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Where we Begin

img_0274“Before I shaped you in the womb, I knew all about you. Before you saw the light of day, I had holy plans for you.” Jeremiah 1

 

Last week, we explored building a house and then designing a landscaping plan for your yard.

Landscaping can be more or less a challenge depending on the ground, the soil, what was left after construction and what you do with it. What can be left? What needs to be removed? What can be incorporated into the design itself?

 

Where do we begin?

 

Tatters of our life can often resemble a gravel pit. How do we get from there to a beautiful garden? Where do you begin such a daunting project?

The same place Mrs. Butchart did.

She didn’t just cover up the hole; she used it as her spring board.

If she had just filled the large expansive gravel pit that remained after quarrying ended, it would not be the beautiful gardens it is today.

 

img_0322In examining the steps involved in landscaping, we find some commonalities we need to design a landscaping plan for our lives.

First, what do you have to work with. This requires an honest appraisal of where you are at this moment in time. That means acceptance of the good, bad and ugly without denial, cover ups or excuses. If you do not take this first step, hidden obstacles will slow down you progress or alter your plans.

Second, a desire to make some changes. What aren’t you satisfied with right now and why? What would be different if you made some changes?

Third, with that desire a vision can be created of what you want to do and would you want to have happen.

Fourth, what things are needed to make your plan work.  This includes among other things a cost analysis of time, finances, and support. We may do most of the work, but we need others to assist and support our efforts if only to encourage.

And fifth, become the architect that will lay out the plan that is needed; recognize obstacles and ways to overcome or bypass them.  And then seal it with a signed commitment by you as to why this is important to you. This will stay help keep you motivated.

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In my program, I designed seven steps to complete this project.  Each gives you a brief inventory of what is needed and things for you to consider as you develop your own personal landscape design.

Your Special Journal

Get a beautiful journal and entitle it “My Beautiful Garden”.  As you work through the steps I outline in the upcoming blogs, capture your thoughts on paper.  This is your architectural workbook.  It is an evolving project.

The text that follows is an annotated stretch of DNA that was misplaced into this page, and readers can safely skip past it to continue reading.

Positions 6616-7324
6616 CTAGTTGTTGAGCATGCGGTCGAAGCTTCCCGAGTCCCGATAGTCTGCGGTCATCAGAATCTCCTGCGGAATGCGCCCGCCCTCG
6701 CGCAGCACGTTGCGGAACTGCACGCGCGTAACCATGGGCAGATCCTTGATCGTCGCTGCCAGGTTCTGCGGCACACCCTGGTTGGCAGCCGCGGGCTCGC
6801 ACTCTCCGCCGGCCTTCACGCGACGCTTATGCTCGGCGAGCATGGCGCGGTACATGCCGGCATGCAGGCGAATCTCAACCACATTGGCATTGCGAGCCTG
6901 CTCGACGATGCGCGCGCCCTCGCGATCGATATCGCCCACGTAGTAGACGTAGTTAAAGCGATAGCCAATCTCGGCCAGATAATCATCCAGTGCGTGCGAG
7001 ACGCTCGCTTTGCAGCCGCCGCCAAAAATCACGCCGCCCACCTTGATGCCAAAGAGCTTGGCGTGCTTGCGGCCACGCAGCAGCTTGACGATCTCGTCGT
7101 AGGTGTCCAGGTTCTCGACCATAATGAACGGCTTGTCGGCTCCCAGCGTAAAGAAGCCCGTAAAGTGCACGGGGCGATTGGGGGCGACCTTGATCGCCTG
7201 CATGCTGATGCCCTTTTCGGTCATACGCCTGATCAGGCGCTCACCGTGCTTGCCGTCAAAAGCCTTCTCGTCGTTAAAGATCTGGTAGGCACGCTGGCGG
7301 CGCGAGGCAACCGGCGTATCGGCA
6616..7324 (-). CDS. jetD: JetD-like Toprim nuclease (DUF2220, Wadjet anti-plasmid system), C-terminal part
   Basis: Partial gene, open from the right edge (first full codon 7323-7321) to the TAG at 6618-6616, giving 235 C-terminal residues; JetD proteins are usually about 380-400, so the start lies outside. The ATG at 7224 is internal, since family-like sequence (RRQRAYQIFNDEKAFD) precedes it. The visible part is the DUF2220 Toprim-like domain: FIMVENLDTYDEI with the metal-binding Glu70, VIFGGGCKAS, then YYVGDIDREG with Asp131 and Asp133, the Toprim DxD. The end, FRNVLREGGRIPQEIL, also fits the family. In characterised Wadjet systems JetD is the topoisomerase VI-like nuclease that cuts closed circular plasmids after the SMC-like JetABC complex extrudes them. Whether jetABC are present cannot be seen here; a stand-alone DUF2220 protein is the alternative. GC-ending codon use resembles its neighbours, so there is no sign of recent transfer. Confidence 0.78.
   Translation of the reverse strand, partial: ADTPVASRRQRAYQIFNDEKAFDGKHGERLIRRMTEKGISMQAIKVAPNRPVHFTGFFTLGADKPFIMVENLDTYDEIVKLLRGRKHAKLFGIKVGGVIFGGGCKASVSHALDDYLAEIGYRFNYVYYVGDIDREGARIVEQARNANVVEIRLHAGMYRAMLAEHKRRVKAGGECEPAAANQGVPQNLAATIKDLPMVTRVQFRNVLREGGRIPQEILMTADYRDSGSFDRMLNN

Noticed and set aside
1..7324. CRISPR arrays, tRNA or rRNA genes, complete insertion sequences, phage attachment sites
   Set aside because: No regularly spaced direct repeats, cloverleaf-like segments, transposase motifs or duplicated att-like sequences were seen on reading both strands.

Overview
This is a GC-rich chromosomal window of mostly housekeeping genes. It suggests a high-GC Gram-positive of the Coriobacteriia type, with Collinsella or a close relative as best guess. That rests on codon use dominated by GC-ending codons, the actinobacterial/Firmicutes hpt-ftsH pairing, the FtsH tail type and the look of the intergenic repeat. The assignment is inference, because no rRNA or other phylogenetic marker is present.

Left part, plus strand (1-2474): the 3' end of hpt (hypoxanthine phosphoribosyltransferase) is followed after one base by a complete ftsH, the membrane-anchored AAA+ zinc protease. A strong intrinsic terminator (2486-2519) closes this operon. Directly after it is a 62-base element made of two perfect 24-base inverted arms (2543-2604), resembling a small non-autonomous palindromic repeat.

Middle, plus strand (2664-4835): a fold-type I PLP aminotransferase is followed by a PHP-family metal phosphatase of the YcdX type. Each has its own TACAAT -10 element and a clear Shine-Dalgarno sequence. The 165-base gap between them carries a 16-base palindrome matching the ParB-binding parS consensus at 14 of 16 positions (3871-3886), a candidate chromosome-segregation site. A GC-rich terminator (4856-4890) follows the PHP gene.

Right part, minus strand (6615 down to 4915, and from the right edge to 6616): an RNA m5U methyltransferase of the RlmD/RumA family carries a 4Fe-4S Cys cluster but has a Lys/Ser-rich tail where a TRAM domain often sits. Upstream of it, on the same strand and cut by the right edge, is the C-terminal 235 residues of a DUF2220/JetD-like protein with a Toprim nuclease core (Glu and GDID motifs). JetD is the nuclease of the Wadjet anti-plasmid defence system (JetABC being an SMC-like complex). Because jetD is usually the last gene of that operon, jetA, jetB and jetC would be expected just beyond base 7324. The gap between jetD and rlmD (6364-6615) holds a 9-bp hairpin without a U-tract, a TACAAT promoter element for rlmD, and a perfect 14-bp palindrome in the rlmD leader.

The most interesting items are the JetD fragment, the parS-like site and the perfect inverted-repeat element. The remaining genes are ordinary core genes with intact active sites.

I have been involved in the construction of several homes.  Each design and lot created its own challenges. At first it could be intimidating when looking at a pile of rubble and trying to figure out how you can turn it into something satisfying and inviting.  But it got more and more exciting as you began to see possibilities that your vision grew.  You knew that your landscaping design would not only enhance your newly built home,but serve as an ongoing sense of pleasure and contentment.

The same is true when we stop and look at the rubble in our lives.  But as you step out in creating a life that is both exciting and deeply satisfying, the work ahead of you becomes more and more exciting.

Next week, we will start the 7 step process.

Marlene Anderson

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To Receive a Free Consultation for putting together a Personal Plan of Action for yourself,  fill out the contact form beside this blog or send me an e-mail.  I am also available for speaking engagements, retreats or teaching workshops for your church, clubs or women’s groups on a variety of topics that affect our lives.

 

 

 

Landscaping Design for Your Life

DSC00360I have a Golden chain tree in my yard that has beautiful hanging yellow flowers every spring. A neighbor told me how much they enjoyed the tree and hoped I would never get rid of it. I assured them I wouldn’t. It was one of my first choices for trees in my landscaping design after building my home.

 

To build a home we need a set of plans. After the house is finished, the next step is taking the pile of rubble and dirt remaining and create a landscaping plan for trees, shrubs, flower beds and pathways.

 

Years ago I put together a program entitled, “Turn your gravel Pit into a Beautiful Garden”, the inspiration coming from Butchart Gardens, in British Columbia, Canada, an internationally renowned garden.

 

Just as you and I can design and build our homes, we can do the same with our lives.  I was inspired by this concept when I researched the beginning of this beautiful place.

 

It began as a quarry owned by Mr. Butchart to extract limestone. When all the elements had been removed, what remained was a huge, expansive hole in the ground – a huge gravel pit. Since the quarry had been on the outskirts of the owner’s property, it was an eyesore to the owner’s wife. Surveying this ugly extensive hole in her back yard, she decided to do something about it.

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With the help of architects and landscapers, she brought in top soil, designed and created what is known today as Butchart Gardens where people from around the world come to see its breathtaking display.

DSC00753What was once a repulsive and desolate pit in the ground had now been turned into a beautiful sunken garden whose paths wind around beautiful ponds of water with ducks and swans floating between lily pads.